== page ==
"If you're the boss, would you make me clean your apartment?" he asked the first night. Later, "Would you have me kneel down and beg?" And soon, "Would you make me wash your panties?"
It was the word "panties" that pulled the reins on my advancing curiosity. First, it's a word I never use. And second, I was not going to let him talk about panties — not mine, someone else's, or hypothetical — while other customers were in earshot. I needed to keep this job. But I also wanted his tips.
"Oh, now I've scared you," Steve said again.
"I'm fine," I said, annoyed. "If I get uncomfortable, I feel very capable of asking you to leave, or of asking my manager to help you leave. I think maybe you're the one who's scared in this situation." I felt in charge, but then that was exactly what he, grinning, wanted. It took all I had to keep myself from rolling my eyes.
I suggested we use our imaginations to a different conversational end. The compromise we made was this: We would try a different game. A role-play, he suggested. "Nothing overtly explicit," I'd said, eyeing customers a table over.
"So where are we?" Steve asked.
"Hold on," I said, taking orders and walking drinks from the bar while I thought about it. A farm? No, too dirty — could easily be made sexual. A circus? No, too weird — could easily be made sexual.
"A pirate ship," I said when I returned. They didn't even have women on pirate ships. "Panties" would be irrelevant — or at least would be called bloomers. "I'm a rum-trading pirate captain," I continued. He would be, he decided, my faithful servant and swabbie. "As in someone who swabs the deck," he explained. Of course this was still The Game, just in costume.
"Shiver me timbers! Haul up the anchors and let down the, um, sails." I explained the ship's course — we would circumnavigate Cuba, then land in Jamaica, and I told him, again, to swab the deck. I couldn't think of what else a swabbie did. The action defined him.
"Captain, I've brought ye the finest pearl off the coast o' Montego Bay. 'Tis the shiniest gem in all the land!" he said. It seemed genuinely fun for him. Like he might productively harness his interests into an improv class.
"Eh, no thanks," I said, shrugging, "I don't care for it." I turned to greet the couple who had just arrived, turning my back to Steve.
"Hi, welcome, would you two like to sit at the bar or at a table?" I led them to the table across the room, as far from Steve as possible. As they looked over their menus, I ran some drinks, took a few orders, and returned to Steve, dreading the obligation to invent more pirate-speak.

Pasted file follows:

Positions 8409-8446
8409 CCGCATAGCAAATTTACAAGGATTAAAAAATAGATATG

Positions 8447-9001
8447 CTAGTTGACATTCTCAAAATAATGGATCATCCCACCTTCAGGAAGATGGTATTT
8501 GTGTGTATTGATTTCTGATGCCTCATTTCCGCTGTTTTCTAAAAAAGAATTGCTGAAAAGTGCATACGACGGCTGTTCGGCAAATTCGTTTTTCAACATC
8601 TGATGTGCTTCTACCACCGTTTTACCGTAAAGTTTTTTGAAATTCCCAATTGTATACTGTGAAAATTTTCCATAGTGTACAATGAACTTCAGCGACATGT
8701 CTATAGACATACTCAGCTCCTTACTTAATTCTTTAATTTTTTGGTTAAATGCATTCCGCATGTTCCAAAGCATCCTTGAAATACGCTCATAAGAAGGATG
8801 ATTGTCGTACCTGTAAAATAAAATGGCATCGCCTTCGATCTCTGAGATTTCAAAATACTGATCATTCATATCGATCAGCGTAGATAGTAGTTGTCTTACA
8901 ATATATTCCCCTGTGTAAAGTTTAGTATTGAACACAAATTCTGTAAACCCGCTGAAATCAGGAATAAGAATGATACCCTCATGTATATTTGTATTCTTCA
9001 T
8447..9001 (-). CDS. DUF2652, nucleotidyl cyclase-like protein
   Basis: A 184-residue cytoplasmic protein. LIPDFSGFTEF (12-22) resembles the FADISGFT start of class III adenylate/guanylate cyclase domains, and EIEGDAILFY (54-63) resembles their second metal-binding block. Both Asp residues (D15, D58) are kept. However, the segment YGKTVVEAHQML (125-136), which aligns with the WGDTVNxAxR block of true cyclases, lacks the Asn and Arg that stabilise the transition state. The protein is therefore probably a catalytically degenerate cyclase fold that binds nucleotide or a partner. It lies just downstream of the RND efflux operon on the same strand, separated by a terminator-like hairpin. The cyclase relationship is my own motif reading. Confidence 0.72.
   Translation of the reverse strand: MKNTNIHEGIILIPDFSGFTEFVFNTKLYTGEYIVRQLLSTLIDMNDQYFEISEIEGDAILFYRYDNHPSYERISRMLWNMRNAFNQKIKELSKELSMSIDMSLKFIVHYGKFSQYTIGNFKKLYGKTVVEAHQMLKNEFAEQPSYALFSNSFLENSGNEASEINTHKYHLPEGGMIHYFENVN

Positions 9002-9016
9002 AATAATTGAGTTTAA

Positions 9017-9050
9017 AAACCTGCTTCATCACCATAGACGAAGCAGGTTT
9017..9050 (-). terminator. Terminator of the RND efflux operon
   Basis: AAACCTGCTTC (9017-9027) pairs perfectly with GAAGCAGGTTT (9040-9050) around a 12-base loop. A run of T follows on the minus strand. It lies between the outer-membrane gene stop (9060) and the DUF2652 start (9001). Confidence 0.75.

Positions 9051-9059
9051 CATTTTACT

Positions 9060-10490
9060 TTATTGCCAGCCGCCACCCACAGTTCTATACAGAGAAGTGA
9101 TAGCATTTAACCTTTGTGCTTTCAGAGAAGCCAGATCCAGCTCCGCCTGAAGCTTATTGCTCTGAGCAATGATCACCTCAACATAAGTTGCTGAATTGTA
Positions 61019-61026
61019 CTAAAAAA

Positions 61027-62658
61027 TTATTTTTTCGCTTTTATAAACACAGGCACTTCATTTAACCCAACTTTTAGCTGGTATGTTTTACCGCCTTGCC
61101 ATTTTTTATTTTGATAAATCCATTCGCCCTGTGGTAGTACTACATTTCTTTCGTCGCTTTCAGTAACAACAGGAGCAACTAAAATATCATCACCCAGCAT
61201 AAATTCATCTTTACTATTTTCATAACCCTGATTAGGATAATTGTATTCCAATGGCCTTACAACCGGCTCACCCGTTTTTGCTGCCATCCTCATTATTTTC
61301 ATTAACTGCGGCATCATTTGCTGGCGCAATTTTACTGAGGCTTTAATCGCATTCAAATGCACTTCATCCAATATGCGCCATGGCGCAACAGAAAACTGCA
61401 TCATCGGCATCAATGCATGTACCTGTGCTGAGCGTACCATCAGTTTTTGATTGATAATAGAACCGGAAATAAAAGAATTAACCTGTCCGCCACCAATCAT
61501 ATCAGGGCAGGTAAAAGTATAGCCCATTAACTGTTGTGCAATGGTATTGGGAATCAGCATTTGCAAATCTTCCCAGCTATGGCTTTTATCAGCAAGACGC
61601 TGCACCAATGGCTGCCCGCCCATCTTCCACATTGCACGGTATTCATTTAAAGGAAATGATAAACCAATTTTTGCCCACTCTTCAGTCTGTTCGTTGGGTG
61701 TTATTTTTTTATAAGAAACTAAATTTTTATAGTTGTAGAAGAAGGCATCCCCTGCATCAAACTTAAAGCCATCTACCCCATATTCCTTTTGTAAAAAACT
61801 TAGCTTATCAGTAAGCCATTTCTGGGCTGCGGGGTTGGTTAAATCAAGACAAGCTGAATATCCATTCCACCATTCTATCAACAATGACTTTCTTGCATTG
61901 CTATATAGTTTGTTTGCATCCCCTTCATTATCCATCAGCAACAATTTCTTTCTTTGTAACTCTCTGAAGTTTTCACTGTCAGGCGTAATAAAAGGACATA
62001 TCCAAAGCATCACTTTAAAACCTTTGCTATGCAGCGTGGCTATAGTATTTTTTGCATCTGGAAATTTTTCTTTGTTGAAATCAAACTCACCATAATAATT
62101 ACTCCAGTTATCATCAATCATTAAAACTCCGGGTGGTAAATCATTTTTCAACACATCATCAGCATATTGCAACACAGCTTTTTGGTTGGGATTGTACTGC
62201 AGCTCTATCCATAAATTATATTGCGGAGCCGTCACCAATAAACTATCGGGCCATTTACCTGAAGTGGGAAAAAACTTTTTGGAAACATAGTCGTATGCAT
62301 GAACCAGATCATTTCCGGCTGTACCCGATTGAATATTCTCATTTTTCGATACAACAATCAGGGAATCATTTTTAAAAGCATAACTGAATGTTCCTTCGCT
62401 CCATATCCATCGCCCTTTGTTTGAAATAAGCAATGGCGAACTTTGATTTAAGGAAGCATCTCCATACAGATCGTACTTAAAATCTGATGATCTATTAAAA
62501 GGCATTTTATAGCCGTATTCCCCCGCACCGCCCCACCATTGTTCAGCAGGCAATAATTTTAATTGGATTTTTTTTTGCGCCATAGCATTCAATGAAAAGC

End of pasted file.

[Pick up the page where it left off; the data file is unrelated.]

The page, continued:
Role-play was more interesting to me in theory than in practice — at least when playing with Steve. I felt like I was back in high school drama class — a combination of performance anxiety and boredom. In Ms. Ray's class, we played games like those on Whose Line Is It Anyway? and my stomach would be in knots when it was my turn to jump in.
So you're in a step aerobics class and all of a sudden you realize your failed blind-date from last week is next to you, but the class has already started. AND YOU HAVE JUST GOTTEN A CRAMP IN YOUR LEFT LEG.
Don't forget, "Yes, and!'"
It made me shudder to remember. Within 10 minutes I was done with the swashbuckling.
Weeks later, 15 minutes late for my last shift before leaving for a monthlong journalism fellowship abroad, Steve was already there when I arrived. And from what I could tell, already pretty drunk.
"Come'ere," he said in a too-loud voice as I passed the bar to go change. I raised my finger to indicate I'd be there when possible. In my all-black uniform, I did my makeup quickly, giddy in the bathroom mirror, imagining that in less than a week I'd be across the ocean.
After checking in with Max and taking a few orders, I got to Steve's table. He was on his way to incomprehensible. We'd only opened an hour before; he must have been drinking somewhere else before he came in.
"C'mere, c'mere," he kept saying.
"I am here," I said sharply, but unintentionally comforting nonetheless. Seeing that I needed help, Johnny, the busser, brought Steve a coffee he hadn't ordered. Steve spilled it.
"I pay you a lot of money, right?" he slurred. "I think that entitles me to a certain amount of…" he trailed off, staring at me emptily and unashamed, and as if he had already finished his sentence.
"Attention?" I offered. Our already cliché arrangement had become painfully straightforward.
He nodded, his watery blue eyes empty.
"I hadn't realized that was the agreement," I said evenly. Of course, I had realized very clearly what he'd wanted. But accepting his tips didn't mean I'd signed on any dotted lines, I thought.
"You're boring me," he said loudly.
So was I — boring myself. It was suddenly unbearably boring, all of this.
"Bring me my fucking check."
He practically yelled it. I felt heads turn. Trying to appear calm, I printed his check at the register by the bar and set it down on his table. He was speaking loudly, but I didn't hear words. "Go in the other room, I'll close him out," Max said, and I waited in the hallway between the bar and the main dining room until he'd gone. He left no tip, didn't even sign the receipt.
Later Johnny joked that I shouldn't have lost their $200 tip that night and I smiled. What part was I playing for him? The sisterly coworker? The woman abused? The dumb girl? The child who'd played with fire?
"Well, you kind of brought it on yourself," Max said, laughing, while we closed up. "You shouldn't let people like that bother you," he'd said earlier. Had I seemed bothered?
"If you hadn't wanted any part of it," my boyfriend later said, "you shouldn't have talked to him." I told him Steve's outburst upset me less than the men around me — Max, Johnny, my boyfriend — telling me what I should or shouldn't do. I was sure it was partly a misguided expression of protectiveness, especially in my boyfriend's case. But they each insisted, in different ways, that I admit to being implicated once things went sour.
I wanted to add that I hadn't been afraid, prove to them all that I wasn't surprised or bothered — not really. Or that I could be all three and still be OK. But I heard my voice, shrill and young. "I guess the thing is that I wasn't sure I didn't want any part," I said. I hadn't known what I wanted, but I had known what I was doing. I'd been the boss.
Lucy McKeon is a writer based in New York City.
Contact Lucy McKeon at firstname.lastname@example.org.